I was thinking Emadd10 ... is this right? Wasn't sure since the third/tenth is minor in the Em chord. This would be implied since I have already specified we are talking about Em, right?
The name of the chord wouldn't change. It still would be called Em. On instruments like the guitar and the piano, where you have the option to play multiple notes of a chord, it is really common to play twice (or even trice) some notes. So, if you played the notes
E,G,B,G, the chord wouldn't change; no need to add the
add10 to the chord's name.
Shev is right the name would not change, but it would be a different voicing of the chord. There are many, many, different voicing for any chords. A chord is a set of notes so as long as you have the notes E, G, and B in any order or amount of each over 1 is considered an Em chord.
So the following chords are all E minor:
E - G - B E - B - G - E E - E - G - B E - G - E - B - B
The only exception is if the bass note is not the root of the chord then you would specifiy the note in the bass with a slash. For example if G was the bass note in this case the chord's name would change only slightly to Em/G. It's still an E minor chord, but we are specifying what note we want in the bass.
- The chord Em consists of notes E-G-B. As G is already a chord tone, the chord symbol is just Em, even if the voicing contains several notes G.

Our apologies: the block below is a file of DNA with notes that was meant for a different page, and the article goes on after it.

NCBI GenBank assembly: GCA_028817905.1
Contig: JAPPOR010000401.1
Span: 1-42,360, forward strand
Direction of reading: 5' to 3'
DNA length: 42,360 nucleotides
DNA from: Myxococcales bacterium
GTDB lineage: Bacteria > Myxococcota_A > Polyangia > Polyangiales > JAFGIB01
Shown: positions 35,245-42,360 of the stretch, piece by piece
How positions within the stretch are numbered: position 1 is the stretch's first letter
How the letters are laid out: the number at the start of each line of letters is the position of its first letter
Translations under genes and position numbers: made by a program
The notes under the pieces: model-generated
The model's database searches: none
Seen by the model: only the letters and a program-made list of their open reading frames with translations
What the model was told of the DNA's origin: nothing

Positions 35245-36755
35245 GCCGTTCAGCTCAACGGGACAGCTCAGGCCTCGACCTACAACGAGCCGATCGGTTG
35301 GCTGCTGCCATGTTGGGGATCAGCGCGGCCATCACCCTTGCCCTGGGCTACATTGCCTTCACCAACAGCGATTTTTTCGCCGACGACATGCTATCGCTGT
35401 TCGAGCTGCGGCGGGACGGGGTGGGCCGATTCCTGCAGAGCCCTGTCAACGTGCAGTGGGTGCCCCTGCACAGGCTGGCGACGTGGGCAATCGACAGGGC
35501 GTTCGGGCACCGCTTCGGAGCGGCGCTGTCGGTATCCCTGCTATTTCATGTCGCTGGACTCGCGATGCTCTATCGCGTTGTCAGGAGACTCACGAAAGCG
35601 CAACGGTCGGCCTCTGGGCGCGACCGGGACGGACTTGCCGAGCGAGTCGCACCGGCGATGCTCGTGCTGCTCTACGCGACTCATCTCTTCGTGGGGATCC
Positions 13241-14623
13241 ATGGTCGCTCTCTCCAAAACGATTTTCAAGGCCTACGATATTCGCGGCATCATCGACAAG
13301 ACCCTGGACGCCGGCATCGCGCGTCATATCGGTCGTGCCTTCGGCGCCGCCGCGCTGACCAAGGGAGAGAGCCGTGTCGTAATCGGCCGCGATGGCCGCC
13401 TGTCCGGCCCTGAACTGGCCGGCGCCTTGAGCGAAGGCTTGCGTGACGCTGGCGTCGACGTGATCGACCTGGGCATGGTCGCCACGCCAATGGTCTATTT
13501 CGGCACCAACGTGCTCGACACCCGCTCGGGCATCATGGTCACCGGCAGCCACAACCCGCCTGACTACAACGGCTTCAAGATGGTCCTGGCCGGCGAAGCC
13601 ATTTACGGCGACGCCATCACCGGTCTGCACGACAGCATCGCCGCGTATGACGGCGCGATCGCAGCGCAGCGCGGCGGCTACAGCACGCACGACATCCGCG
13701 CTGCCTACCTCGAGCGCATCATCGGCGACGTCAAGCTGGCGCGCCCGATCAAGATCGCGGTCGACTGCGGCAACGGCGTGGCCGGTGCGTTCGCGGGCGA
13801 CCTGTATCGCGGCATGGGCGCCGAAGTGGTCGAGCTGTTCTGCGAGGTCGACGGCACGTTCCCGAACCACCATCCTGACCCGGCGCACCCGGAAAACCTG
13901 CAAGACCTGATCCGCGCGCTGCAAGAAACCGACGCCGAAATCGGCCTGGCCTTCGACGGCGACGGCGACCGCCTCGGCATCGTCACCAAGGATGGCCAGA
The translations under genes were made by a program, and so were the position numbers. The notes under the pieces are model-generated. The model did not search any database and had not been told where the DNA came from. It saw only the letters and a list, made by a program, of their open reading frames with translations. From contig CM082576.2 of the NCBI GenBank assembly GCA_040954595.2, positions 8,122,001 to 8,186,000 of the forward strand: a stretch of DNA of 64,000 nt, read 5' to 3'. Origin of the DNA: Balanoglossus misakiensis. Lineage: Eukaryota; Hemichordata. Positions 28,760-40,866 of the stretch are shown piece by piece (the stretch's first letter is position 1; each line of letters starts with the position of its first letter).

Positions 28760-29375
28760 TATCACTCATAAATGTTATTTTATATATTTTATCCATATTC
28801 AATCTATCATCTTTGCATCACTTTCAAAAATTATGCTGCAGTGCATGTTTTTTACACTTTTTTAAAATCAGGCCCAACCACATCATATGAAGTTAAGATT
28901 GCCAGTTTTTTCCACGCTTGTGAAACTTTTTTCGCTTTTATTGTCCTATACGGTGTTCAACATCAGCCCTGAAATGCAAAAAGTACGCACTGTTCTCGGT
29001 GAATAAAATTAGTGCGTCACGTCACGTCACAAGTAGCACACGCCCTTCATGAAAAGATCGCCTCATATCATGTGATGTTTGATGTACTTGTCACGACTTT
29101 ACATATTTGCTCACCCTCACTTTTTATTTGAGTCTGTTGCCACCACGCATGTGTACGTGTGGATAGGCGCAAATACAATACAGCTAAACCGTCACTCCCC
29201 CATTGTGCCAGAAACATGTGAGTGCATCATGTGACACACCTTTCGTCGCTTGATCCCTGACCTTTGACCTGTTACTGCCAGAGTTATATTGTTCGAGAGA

- If you want to suggest playing G as the lowest note of the chord, the notation would be Em/G. This is called inversion of a chord. However, the chord symbols don't indicate what the top note is supposed to be.
- The term position can be used to indicate the top note, e.g., the Em chord with G in the top voice would be in third position, as the interval between E and G is a minor third. Unfortunately, I find the word position conflated with inversion more often than not, at least in the materials available on the internet, so the term might not be clear for many readers. To make things worse, on guitar (and other string instruments) position indicates the location of the index finger along the neck, adding extra ambiguity.
In E minor, the third is raised by an octave and it is not conventionally written, because the chord already implies it. However, in order to know that the octave of the minor third is stressed, it can exceptionally be written as guitar Em10 (the so-called J.Hendrix Em7/10 "Purple Haze").